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Cool tool from the FAA

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Went out to fly for the second time this year on Sunday and found out today my bird was bricked by the FAA. FAA UAS Data Exchange
If I had used this tool available I would have known why. All of these grids have an altitude maximum posted in it. The area I wanted to fly is in the upper left between I-65 and a pedestrian bridge to the right of it, There is a zero in the center of that portion of the grid. We headed West and stopped in a city park and tried again, this time success. I didn't know about this new offering from the FAA. This new program can get you almost instantaneous approval for some of your flights. Check it out. Had I know I might have been able to fly the area I wanted with out being totally bricked. The altitude limits are circled in black.
Screenshot-2018-3-7 Visualize it See FAA UAS Data on a Map.png
 
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PatR

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The FAA did not “brick” your system. LAANC does not work that way. You may have tried to fly in a location that was blocked by installation of a No Fly Zone by the aircraft manufacturer but that was applied either at the time of manufacturer or by a manufacturer that applies NFZ’s as they deem appropriate. In short, multirotor NFZ’s are applied through manufacturer generated software, not the FAA. To date, our FAA does not artificially or physically prevent our flight controllers or systems operating in any airspace. They do publish information about airspace for airspace users to consult for flight planning. The pilot then decides where to fly or not fly.

LAANC is essentially a system run by private businesses intending to take advantage of attempts to privatize our ATC and airspace. A very abbreviated purpose of LAANC is to provide a means to streamline user access (file for and obtain a waiver) to restricted airspace and relaying time critical information to impacted ATC facilities of drone operations in their area of authority. Our FAA has been extremely slow in reviewing and providing waivers and many have been denied the ability to conduct commercial activities because waivers were not provided in time for the activity.. In a manner of speaking LAANC shares similarities with full scale by filing a flight plan but does so on a much more limited basis.

There has been a lot of effort expended by the FAA in researching areas and altitudes of critical airspace and publishing that information in a reasonably easy to understand format. The effort is still a work in progress as it takes time to research the altitudes and the associated areas most used by manned aviation for each and every airport in the country and determine what airspace might be made available to controlled low level activities. SOme new info about LAANC can be found here: FAA Expands Drone Airspace Authorization Program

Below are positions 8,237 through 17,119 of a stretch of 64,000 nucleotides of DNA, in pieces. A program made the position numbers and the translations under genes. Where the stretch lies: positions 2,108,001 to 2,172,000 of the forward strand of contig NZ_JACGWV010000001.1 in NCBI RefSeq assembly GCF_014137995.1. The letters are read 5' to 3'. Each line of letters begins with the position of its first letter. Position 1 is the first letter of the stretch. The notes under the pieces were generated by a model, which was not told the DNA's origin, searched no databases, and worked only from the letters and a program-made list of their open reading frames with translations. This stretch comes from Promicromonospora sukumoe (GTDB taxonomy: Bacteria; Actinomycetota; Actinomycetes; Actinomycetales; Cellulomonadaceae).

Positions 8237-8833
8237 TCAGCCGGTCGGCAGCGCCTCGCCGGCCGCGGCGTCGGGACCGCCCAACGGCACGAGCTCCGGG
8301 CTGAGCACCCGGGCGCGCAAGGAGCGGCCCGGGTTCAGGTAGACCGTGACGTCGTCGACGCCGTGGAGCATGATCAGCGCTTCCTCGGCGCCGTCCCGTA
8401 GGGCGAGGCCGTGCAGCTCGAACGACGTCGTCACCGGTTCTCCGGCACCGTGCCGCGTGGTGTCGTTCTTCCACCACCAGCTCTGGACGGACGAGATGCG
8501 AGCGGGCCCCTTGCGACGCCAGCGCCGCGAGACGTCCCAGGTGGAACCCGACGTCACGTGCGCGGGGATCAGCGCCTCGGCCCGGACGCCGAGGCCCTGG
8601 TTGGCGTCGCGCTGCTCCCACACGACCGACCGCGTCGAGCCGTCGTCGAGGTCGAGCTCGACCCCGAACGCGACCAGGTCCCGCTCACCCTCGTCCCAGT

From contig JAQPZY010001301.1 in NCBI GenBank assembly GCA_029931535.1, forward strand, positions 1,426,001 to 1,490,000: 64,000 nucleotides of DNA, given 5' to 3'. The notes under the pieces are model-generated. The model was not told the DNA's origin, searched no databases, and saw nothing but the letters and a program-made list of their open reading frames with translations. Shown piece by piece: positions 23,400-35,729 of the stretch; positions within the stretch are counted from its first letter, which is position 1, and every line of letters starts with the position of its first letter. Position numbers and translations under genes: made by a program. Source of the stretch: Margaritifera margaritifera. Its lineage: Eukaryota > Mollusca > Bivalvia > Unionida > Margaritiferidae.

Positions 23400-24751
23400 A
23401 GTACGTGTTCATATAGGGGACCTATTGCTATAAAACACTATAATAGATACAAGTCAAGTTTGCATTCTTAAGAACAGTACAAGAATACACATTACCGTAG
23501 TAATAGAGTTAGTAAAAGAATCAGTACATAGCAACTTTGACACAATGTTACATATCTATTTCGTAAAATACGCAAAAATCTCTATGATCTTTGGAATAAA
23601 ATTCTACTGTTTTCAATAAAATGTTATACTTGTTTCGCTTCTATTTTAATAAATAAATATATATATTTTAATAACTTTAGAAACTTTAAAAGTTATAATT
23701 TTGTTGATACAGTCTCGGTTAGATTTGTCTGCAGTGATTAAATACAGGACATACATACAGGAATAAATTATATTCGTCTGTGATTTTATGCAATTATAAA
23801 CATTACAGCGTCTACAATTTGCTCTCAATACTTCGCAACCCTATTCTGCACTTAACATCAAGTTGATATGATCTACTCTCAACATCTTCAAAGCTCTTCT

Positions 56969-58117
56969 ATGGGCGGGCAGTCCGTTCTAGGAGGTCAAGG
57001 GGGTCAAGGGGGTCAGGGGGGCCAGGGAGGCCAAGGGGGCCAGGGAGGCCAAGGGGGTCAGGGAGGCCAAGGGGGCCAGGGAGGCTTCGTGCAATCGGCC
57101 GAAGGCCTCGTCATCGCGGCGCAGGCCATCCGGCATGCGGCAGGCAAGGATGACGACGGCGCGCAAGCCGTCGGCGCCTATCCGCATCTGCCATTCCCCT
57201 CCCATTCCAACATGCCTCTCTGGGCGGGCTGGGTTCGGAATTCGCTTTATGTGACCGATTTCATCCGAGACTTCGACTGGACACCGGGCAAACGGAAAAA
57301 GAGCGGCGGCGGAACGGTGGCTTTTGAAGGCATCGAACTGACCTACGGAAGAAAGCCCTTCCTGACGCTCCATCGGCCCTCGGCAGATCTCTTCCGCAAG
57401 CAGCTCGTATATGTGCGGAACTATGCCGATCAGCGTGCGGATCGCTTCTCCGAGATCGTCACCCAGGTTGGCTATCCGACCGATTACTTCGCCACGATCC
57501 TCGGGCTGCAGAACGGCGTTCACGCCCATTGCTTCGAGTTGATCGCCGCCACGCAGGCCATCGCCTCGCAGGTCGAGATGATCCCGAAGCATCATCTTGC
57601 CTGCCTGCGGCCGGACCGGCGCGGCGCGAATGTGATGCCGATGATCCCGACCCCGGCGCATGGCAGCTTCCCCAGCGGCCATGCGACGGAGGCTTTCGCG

There's a lot more to know about LAANC and further review of the program is recommended. It can be a very good thing but at the same time it could become a bad thing if ATC privatization is ever approved. Should that happen LAANC would become a "fee for service" feature of our ATC system, forcing you to pay to play. The prospect of ATC privatization is the reason programs like LAANC are being created as they provide new revenue streams and profit centers to private businesses while transferring control of our national airspace system to large commercial carriers.

A link to all the airports and areas that are currently being served by LAANC can be found here: ArcGIS Web Application

And finally: Unmanned Aircraft System Traffic Management (UTM)
 
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I live on one of the busiest approach patterns for Louisville airport. You can almost count the rivets as they pass over head. When I am home I can power up my motors and fly as high 40 feet with no problems. At the site where I was bricked I could not even spin the motors up. When I got home I flew the "H" around the yard with no problems. So there must have been some sort of suppression in place. I like bridges and enjoy the design and art like construction, and that's why I wanted to fly at that location.
 

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Yuneec does install NFZ software in the flight control systems although it is vastly more limited and less invasive that what DJI employs.

Yuneec provides the ability to apply for an NFZ waiver at amateur and commercial levels. The amateur level retains some restrictions while the commercial waiver, obtained only if the applicant provides proof of federal certification, removes all restrictions. All waiver software is FC serial number specific, cannot to transferred to systems having a different serial number, must be re-installed after every firmware update, and must be removed before a system is transferred to another person.
 
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DoomMeister

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I live on one of the busiest approach patterns for Louisville airport. You can almost count the rivets as they pass over head. When I am home I can power up my motors and fly as high 40 feet with no problems. At the site where I was bricked I could not even spin the motors up. When I got home I flew the "H" around the yard with no problems. So there must have been some sort of suppression in place. I like bridges and enjoy the design and art like construction, and that's why I wanted to fly at that location.